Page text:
Italy’s general election on Sunday has so far resulted in a hung parliament, with the country’s Eurosceptic Five Star Movement emerging as the single party with the most votes.
Democratic Party (PD) leader Matteo Renzi arrives for a news conference, the day after Italy’s parliamentary election, in Rome, Italy March 5, 2018. The M5S’s candidate for prime minister, Luigi Di Maio, also sounded a conciliatory note.
“It’s a attractive day, despite the rain”, he said.
However, Columbia Threadneedle head of global rates and currency Adrian Hilton said while the result looks “messy”, the chances of Italy leaving the eurozone have not gone up materially.
Speaking at the movement’s party headquarters in Rome, Di Maio said: “These elections have been a triumph for the Five Star Movement, we are the absolute winners”.
It was just over a percentage point behind the PD.
French far-right leader Marine Le Pen is celebrating the strong showing of the League party.
“It was an extraordinary victory that fills us with pride and responsibility”, Salvini said.
“Italians don’t reject Europe”, she insisted, explaining that Sunday’s vote was more about local and social issues.
As the lengthy processing of coalition-building gets under way, the party’s newly pragmatic leader may now look for partners, but could find some unease among its own supporters for possible alliances on the far-right and others unwilling to do business.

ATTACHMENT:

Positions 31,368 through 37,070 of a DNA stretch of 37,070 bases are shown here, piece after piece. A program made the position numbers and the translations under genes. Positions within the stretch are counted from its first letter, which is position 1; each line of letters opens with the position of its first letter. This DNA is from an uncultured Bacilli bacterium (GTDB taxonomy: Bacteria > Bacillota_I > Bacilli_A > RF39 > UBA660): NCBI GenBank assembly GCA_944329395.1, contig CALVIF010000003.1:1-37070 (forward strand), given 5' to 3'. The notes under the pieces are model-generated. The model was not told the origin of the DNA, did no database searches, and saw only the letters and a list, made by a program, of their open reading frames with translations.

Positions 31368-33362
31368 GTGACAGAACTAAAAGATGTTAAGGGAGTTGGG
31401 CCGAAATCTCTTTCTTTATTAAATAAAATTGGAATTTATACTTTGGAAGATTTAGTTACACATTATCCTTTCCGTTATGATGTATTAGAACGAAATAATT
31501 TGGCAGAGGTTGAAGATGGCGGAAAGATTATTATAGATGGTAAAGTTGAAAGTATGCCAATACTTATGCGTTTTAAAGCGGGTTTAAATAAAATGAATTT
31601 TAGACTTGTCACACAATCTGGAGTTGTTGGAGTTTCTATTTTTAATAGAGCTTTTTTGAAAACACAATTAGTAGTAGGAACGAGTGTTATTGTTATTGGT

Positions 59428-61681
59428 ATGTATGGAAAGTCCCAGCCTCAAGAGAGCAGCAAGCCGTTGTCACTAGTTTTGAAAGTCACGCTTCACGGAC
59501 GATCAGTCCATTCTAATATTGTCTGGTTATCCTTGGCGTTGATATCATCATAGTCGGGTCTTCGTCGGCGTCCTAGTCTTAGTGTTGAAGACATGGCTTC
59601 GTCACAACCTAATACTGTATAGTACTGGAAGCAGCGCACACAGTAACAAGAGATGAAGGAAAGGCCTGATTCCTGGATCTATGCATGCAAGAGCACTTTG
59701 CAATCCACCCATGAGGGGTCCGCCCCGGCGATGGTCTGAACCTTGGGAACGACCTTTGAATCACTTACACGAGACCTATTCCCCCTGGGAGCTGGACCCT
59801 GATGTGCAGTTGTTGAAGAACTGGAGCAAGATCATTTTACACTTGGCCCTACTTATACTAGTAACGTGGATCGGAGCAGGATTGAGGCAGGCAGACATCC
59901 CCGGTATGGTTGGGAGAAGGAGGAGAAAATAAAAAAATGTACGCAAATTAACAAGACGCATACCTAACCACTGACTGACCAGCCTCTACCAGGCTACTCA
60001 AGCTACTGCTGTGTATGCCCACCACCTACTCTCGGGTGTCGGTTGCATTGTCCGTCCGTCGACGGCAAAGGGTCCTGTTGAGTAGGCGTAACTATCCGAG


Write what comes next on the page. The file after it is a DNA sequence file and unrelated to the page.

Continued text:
The ruling centre-left Democratic Party came third, hurt by anger over growing poverty, high unemployment and mass immigration.
Berlusconi with coalition allies Giorgia Meloni and Salvini.
Salvini added: “I will remain a populist, those who listen to the people are doing their duty”. Since its birth in 2009 under the auspices of comic Beppe Grillo, the 5-Stars have attracted legions of mostly young Italians who are facing few job prospects and are fed up with Italy’s traditional politicians. As he made the announcement, he said the PD would not help the Five Star Movement or the League to form a new government.
Salvini also rejected the idea of forming a coalition with the anti-establishment 5-Star Movement (M5S), which got 32%, saying “No to unusual coalitions”. Friends of Putin, Silvio Berlusconi and Matteo Salvini took the most of these elections.
Italy’s eurosceptic League claimed the right to lead a new government on Monday, telling investors they should have no fear of it taking office after an inconclusive election gave its centre-right alliance the largest bloc of votes.
Salvini said he could rule out broad “special-purpose, time-limited or institutional governments”. Any government based on that combination would be euro-skeptic, likely to challenge EU budget restrictions and be little interested in further European integration.
“We have confidence in president [Sergio] Mattarella’s abilities to facilitate the formation of a stable government in Italy”, he said, while refusing to comment on the election’s outcome as long as the final results were not known.